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Differential varietal tolerance of wheat cultivars to herbicides

D. Lemerle, J. Fisher and R.B. Hinkley

Department of Agriculture, Agricultural Research Institute,
Wagga Wagga, NSW, 2650

Certain cultivars of a crop may be damaged by a particular selective herbicide, whilst others are unaffected. As the ranges of cultivars and herbicides are continually changing the importance of herbicide by cultivar interactions may vary from year to year. Some forms of herbicide damage to wheat cultivars are obvious, for example crop yellowing and deformed heads. Other damage is more subtle and may be difficult for a farmer to recognize: for example, poor emergence, missing tillers or a reduction in grain size. Experiences in UK and Australia indicate a poor relationship between visual damage and yield reduction. Cultivar tolerance screening trials are therefore conducted under weed free conditions using grain yields from small plots. For the last 4 years field trials at Wagga Wagga have tested a wide range of wheat cultivars and advanced lines for tolerance to most commercially available herbicides. A summary of some results with 3 soil applied herbicides is presented below:

Other more important herbicide by cultivar interactions identified are: the susceptibility of Avocet to diclofop-methyl; the susceptibility of Egret, Shortim and Olympic to the growth regulator herbicides; and the tolerance of an advanced durum line to difenzoquat (1). Also, the label recommendation for the time of application of herbicide mixtures containing low rates of MCPA and 2, 4-D has been changed from the 3-leaf stage to the 5-leaf stage as a result of this work at Wagga Wagga. Studies of the apical development of the wheat tillers at the time of spraying growth regulator herbicides show that cultivars with a synchronous tiller development pattern have a higher proportion of tillers at the 'safe' time for application to these herbicides. Early application of growth regulator herbicides can be achieved by growing a cultivar with an innate synchronous tiller development pattern, or by creating a synchronous pattern by increasing seed rate (2).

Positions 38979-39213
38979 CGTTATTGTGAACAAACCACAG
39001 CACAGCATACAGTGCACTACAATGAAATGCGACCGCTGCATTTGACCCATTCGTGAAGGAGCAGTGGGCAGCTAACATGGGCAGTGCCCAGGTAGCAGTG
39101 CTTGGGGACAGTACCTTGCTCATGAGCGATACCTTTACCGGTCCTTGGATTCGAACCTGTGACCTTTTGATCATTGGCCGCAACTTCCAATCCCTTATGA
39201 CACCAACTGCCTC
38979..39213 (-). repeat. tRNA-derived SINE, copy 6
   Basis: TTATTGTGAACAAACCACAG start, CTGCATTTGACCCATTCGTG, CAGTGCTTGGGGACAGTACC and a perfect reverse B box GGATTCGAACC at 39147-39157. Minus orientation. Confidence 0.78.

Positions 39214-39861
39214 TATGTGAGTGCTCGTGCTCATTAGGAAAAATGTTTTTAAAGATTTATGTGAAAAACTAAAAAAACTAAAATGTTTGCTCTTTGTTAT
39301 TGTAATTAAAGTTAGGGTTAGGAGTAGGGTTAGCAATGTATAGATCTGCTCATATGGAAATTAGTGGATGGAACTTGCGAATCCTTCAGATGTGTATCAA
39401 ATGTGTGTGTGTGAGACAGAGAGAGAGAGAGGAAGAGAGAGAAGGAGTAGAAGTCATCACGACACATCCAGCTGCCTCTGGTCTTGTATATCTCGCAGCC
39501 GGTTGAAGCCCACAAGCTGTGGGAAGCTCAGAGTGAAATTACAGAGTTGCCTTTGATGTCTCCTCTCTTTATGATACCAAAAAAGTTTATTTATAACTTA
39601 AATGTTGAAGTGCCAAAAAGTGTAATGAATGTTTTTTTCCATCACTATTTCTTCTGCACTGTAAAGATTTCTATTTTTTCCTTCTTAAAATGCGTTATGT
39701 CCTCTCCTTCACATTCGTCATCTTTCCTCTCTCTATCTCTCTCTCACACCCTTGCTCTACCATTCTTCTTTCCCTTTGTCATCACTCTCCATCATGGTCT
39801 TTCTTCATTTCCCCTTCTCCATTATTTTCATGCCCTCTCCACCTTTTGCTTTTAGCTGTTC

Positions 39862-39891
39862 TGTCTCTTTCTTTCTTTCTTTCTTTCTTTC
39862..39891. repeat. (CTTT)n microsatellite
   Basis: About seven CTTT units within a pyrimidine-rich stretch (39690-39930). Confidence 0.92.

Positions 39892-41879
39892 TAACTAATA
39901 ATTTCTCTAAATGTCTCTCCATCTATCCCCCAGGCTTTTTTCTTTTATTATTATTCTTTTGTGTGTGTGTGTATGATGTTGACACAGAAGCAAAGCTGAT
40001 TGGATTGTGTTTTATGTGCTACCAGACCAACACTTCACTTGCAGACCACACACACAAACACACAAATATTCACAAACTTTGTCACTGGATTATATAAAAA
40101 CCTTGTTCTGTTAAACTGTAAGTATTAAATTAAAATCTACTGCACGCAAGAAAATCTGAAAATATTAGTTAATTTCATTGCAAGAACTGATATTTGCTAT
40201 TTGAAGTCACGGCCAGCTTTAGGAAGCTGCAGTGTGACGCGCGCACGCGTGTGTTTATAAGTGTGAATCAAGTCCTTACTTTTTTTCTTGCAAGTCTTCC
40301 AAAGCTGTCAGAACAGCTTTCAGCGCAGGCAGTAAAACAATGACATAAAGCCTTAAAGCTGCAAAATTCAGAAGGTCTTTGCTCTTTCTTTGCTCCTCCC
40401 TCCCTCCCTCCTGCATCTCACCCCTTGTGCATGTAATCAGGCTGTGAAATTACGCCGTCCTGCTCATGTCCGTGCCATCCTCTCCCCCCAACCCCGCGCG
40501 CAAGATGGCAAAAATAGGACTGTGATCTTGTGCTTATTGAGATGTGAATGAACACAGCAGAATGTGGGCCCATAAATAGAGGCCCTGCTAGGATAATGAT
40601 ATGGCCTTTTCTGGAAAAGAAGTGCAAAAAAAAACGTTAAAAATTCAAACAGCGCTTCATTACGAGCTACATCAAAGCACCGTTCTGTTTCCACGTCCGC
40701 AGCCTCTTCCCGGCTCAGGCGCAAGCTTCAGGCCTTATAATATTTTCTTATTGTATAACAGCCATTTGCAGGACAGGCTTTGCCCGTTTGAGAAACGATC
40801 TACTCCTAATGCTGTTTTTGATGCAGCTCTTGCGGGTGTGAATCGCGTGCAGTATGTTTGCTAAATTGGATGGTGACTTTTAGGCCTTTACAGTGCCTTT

Seasonal variation of results obtained in screening cultivars for tolerance is a common phenomenon, making interpretation of the importance of various interactions often quite difficult. In 1979 Avocet suffered a significant yield reduction of 15% when treated with recommended rates of diclofop-methyl. In the following season the yield reduction at this rate was only 4%, even though in both seasons there was similar visual damage after spraying. Seasonal variation is also apparent in the results of the 3 soil-applied herbicides above.

1. Lemerle, D., Fisher, J.A. and Hinkley, R.B. 1981. Proc. 6th Aust. Weeds Conf. Vol. 1. 119-122.

2. Lemerle, D., Hinkley, R.B. and Fisher, J.A. 1981. Proc. 6th Aust. Weeds Conf. Vol. 1. 123-126.

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